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Carbon Copy to Emergent Eagle

By Rajesh C. Oza Email By Rajesh C. Oza
February 2012
Carbon Copy to Emergent Eagle The Conscious Parent: Transforming Ourselves, Empowering Our Children
By Shefali Tsabary
Namaste Publishing, 2010. 264 pages.


 


Nahin Fax, Nahin Xerox, Nahin Telex,
Ya Computer Ki Floppy.
Main To Mere Papa Ki Carbon Copy - Carbon Copy.

— Sudhakar Sharma, lyricist for the

movie, Yeh Hai Jalwa (2002)

As suggested in the lyrics above, some parents seek to imprint themselves upon their children. Like the geese in the famous imprinting research of Konrad Lorenz, the children of these parents seemingly become carbon copies of their well-intentioned mothers and fathers. In her book, The Conscious Parent, Shefali Tsabary recommends another route—one that will not only enable children to soar toward their own destinies, but also encourage parents to grow into fuller beings: “When you parent, it’s crucial you realize you aren’t raising a ‘mini me,’ but a spirit throbbing with its own signature.” Tsabary counsels parents not to “unwittingly fall into the trap of imposing our agendas” and goes on to compellingly write that the “most important issue is [our children’s] right to be their own person and lead their own life in accord with their unique spirit.”

The author’s philosophy may be a difficult pill to swallow for parents who themselves were raised by mothers and fathers who told them how to eat, what to study, who to socialize with, what career to pursue, who to marry, where to live, and, in many consequential ways, how to live. Traditional Indian society codified human behavior, including the most important means of passing along traditions: parental socialization of children. Modern Western psychology is far more individualistic, privileging the right of each of us as children of the universe to pursue our own self-fulfillment rather than fulfilling duties handed down through the generations.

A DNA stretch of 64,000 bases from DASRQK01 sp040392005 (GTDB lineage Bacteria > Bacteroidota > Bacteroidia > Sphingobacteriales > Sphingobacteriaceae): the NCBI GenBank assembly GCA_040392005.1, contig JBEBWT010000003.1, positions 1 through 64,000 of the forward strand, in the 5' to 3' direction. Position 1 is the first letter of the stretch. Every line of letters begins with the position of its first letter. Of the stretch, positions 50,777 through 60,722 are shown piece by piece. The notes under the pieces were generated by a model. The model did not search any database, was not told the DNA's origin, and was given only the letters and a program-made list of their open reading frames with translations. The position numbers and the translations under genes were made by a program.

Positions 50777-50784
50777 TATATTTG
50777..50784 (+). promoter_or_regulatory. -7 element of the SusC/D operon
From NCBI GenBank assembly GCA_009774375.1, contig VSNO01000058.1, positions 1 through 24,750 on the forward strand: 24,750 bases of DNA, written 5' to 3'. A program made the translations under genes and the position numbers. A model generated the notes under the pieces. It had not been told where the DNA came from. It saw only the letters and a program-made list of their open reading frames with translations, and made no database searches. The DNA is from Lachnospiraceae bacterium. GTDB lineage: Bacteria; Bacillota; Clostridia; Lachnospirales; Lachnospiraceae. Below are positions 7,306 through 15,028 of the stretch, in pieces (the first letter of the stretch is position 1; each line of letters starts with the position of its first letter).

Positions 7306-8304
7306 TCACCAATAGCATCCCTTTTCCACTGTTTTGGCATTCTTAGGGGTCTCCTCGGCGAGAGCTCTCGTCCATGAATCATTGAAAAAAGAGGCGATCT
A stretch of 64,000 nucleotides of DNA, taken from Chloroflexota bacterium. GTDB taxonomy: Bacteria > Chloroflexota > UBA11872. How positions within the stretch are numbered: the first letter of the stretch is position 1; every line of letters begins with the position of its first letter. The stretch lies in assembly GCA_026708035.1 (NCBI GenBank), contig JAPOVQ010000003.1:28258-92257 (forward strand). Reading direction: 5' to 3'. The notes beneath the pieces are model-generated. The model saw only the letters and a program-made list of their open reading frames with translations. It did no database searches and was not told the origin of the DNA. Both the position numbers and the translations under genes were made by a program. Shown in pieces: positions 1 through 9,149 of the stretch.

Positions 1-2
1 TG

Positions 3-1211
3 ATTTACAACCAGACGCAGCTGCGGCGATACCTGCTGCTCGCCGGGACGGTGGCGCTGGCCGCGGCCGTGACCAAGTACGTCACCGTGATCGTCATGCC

Regardless of one’s personal parenting philosophy, this book should be read with the 21st century “reality … that our children hold the power to raise us into the parents they need us to become.” And therein lies the strength and challenge of The Conscious Parent: as suggested in its subtitle (Transforming Ourselves, Empowering Our Children), this parent-centric book is more about the parent than the child. Indeed, there is little to no mention of siblings or friends—two sources of a vibrant childhood.

If one agrees with modernity’s focus on individualism, this book is wonderful, for it allows you to appreciate that through your children, you can climb Maslow’s Hierarchy of Needs and approach self-actualization. However, this focus on self can result in neglect—neglecting the need for children to be raised by a mother and a father, indeed by an extended family/community of grandmothers, grandfathers, aunts, uncles, sisters, brothers, friends, neighbors, teachers, priests, coaches, teammates, and mentors of many stripes. Tsabary consciously (or unconsciously) shares her modernist view early in the book with the number of times she writes “me/I” rather than “our/we” in the following paragraph (emphasis added): “What is my parenting mission, my parenting philosophy? How do I manifest this in my everyday interaction with my child? Have I mapped out a thoughtful, mindful mission, as I would were I running major organization?” This reader found it disappointing that such a well-intentioned book, with a preface by the Dalai Lama, overlooks the importance of traditional practices and community values (beyond a brief reference to meditation).